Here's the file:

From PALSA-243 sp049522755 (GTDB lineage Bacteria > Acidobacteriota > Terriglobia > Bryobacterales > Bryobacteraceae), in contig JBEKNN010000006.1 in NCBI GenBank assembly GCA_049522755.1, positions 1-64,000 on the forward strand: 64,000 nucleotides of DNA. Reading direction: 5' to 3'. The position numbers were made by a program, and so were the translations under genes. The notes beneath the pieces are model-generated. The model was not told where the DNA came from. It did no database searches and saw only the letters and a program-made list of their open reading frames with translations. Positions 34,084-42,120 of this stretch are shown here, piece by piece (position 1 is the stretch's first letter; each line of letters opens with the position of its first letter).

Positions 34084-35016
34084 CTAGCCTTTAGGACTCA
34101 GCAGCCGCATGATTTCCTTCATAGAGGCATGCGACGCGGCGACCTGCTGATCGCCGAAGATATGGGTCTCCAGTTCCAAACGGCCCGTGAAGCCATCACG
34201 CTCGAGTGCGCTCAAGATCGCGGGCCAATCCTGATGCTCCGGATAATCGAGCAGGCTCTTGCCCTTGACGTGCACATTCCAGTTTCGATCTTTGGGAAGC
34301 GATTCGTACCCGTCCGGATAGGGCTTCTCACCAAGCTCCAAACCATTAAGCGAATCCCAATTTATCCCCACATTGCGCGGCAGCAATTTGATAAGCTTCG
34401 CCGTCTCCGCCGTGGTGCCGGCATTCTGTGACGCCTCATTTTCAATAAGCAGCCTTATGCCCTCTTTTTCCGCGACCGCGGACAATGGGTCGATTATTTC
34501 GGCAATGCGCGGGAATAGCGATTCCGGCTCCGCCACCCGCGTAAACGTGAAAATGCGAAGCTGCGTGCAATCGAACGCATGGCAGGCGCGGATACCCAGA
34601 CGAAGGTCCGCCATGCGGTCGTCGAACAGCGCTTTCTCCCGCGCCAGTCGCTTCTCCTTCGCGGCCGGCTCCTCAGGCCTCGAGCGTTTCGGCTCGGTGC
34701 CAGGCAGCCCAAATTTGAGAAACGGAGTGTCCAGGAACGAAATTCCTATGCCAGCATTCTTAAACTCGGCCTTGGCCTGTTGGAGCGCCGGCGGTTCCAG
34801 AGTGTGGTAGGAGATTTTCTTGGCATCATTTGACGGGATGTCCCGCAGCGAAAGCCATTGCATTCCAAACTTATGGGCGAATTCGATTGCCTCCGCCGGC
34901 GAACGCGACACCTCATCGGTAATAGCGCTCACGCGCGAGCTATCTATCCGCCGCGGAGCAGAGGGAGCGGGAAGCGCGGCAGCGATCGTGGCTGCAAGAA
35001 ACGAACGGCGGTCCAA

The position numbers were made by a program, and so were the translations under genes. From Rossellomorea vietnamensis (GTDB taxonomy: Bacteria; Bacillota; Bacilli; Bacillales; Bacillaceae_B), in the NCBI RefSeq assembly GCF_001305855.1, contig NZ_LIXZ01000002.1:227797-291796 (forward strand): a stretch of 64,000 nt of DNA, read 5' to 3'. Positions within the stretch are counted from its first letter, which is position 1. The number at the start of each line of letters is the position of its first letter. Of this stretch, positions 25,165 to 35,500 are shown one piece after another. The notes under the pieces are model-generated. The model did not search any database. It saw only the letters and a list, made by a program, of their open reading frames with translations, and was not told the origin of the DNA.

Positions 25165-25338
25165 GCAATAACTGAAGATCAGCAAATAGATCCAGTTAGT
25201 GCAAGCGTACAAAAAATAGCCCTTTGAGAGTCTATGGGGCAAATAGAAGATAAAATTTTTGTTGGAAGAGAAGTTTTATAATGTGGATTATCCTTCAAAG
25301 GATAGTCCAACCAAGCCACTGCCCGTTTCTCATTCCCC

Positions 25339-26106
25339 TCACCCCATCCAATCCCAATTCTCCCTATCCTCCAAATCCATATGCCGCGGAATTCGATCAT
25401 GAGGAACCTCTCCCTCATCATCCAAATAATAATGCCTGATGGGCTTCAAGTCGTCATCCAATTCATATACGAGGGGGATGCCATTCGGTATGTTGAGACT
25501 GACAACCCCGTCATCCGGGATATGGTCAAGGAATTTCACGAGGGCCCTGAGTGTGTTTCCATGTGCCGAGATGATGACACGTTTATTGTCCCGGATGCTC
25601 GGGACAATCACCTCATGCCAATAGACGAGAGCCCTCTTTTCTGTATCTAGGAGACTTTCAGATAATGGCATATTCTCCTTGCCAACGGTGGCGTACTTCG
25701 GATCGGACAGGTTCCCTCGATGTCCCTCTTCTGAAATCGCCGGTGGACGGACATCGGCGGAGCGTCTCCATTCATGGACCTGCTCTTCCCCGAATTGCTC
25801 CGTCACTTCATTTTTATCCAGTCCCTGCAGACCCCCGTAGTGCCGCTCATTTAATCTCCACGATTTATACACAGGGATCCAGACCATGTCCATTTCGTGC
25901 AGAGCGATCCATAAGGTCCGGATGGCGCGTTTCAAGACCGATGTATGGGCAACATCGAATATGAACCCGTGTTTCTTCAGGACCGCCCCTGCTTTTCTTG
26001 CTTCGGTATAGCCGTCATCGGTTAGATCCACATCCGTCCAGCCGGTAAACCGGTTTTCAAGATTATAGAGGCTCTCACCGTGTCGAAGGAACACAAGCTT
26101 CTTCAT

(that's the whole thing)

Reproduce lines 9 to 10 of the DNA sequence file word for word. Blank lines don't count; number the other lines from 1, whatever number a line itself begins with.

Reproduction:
34601 CGAAGGTCCGCCATGCGGTCGTCGAACAGCGCTTTCTCCCGCGCCAGTCGCTTCTCCTTCGCGGCCGGCTCCTCAGGCCTCGAGCGTTTCGGCTCGGTGC
34701 CAGGCAGCCCAAATTTGAGAAACGGAGTGTCCAGGAACGAAATTCCTATGCCAGCATTCTTAAACTCGGCCTTGGCCTGTTGGAGCGCCGGCGGTTCCAG